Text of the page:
Serosurvey of pandemic H1N1 influenza A virus in dogs in Andalusia (southern Spain)

Zoonoses and Public Health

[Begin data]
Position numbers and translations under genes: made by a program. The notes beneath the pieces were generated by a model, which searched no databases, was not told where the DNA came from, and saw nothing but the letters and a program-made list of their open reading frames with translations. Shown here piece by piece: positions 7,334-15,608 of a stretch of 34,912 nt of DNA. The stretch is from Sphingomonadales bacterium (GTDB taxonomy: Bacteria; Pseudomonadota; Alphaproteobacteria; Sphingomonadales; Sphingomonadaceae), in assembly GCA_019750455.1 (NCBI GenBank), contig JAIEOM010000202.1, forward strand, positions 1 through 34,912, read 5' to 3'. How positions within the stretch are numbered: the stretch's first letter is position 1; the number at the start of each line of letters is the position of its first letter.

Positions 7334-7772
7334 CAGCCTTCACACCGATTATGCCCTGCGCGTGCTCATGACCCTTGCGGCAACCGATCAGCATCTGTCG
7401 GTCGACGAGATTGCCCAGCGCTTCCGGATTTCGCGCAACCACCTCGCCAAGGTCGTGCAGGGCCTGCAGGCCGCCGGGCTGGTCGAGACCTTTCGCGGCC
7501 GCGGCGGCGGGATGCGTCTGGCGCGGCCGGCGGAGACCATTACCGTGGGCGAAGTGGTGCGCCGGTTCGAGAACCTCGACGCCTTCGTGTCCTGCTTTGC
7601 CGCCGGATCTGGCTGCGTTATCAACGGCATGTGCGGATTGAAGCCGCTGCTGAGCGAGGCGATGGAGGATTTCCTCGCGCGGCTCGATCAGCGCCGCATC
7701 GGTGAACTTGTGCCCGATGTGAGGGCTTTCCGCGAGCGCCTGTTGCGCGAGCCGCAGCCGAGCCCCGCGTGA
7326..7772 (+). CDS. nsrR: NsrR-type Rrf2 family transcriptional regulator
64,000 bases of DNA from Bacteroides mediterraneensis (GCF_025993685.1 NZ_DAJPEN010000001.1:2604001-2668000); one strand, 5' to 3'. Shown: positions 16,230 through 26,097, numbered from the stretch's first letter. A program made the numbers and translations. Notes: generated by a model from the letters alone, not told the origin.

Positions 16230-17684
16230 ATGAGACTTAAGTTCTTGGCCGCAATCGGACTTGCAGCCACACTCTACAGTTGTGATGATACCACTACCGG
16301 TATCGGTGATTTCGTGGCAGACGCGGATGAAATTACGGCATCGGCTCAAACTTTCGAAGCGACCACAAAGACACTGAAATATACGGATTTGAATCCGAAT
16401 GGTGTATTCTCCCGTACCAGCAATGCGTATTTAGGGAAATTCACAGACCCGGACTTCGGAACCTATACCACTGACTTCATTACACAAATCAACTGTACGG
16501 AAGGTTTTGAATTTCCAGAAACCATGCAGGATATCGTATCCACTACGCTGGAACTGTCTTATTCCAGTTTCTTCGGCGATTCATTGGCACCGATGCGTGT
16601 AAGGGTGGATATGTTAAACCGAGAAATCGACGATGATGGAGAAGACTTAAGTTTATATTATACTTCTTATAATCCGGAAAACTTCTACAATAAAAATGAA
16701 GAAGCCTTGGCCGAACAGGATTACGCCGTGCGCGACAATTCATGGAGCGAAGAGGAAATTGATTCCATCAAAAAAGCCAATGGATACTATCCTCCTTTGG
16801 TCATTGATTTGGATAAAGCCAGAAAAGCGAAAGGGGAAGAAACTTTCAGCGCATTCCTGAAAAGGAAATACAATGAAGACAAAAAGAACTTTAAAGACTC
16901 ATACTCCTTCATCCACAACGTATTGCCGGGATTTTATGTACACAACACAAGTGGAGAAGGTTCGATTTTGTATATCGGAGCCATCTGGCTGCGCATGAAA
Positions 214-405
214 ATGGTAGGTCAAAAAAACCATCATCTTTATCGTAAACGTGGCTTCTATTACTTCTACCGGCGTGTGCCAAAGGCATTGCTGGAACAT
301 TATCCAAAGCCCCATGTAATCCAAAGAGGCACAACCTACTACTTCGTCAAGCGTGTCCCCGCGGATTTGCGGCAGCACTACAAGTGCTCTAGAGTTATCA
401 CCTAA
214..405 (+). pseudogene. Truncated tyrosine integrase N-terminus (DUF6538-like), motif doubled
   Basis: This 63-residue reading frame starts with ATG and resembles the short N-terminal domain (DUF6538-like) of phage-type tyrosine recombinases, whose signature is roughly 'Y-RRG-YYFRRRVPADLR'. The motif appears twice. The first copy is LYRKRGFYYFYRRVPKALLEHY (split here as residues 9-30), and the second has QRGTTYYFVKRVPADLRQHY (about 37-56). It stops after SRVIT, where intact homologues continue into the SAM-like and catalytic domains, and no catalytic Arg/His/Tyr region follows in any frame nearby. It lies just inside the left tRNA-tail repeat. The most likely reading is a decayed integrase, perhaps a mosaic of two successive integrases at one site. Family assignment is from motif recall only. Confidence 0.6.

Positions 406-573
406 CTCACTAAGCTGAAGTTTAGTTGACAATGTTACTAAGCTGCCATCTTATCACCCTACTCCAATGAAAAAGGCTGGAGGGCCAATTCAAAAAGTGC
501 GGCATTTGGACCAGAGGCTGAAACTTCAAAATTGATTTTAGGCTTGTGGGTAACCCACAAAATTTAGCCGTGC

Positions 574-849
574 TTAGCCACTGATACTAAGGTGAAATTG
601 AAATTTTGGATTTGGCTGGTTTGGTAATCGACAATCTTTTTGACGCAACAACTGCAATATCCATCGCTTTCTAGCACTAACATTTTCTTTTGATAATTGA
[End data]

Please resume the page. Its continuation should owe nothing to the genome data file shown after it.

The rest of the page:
In April 2009, a new influenza A virus (IAV) subtype (A(H1N1)pdm09) spread worldwide and triggered the first human influenza pandemic of the 21st century. Since then, exposure to the pandemic H1N1 IAV has been confirmed in different animal species. Serological evidence and clinical infection with A(H1N1)pdm09 have been reported in canines, but the information available about the role of dogs in the epidemiology of this IAV subtype is still very limited in Europe. A cross‐sectional study was carried out to determine the seroprevalence of A(H1N1)pdm09 in dogs in southern Spain, a region with endemic seasonal circulation in human. Sera from 750 companion dogs were collected during the period 2013–2016. Antibodies against pandemic H1N1 IAV were analysed using the haemagglutination inhibition test. Positive samples were also tested by single radial haemolysis assay. Seropositivity was only confirmed by both methods in one (0.13%; 95% CI: 0.00–0.38) adult animal sampled in 2013. To the best of the authors’ knowledge, this is the first report of A(H1N1)pdm09 exposure in dogs in Spain. The low seroprevalence obtained indicates a limited exposure history to A(H1N1)pdm09 IAV in dogs in this country and suggests a low risk of transmission of this zoonotic IAV subtype between humans and dogs.

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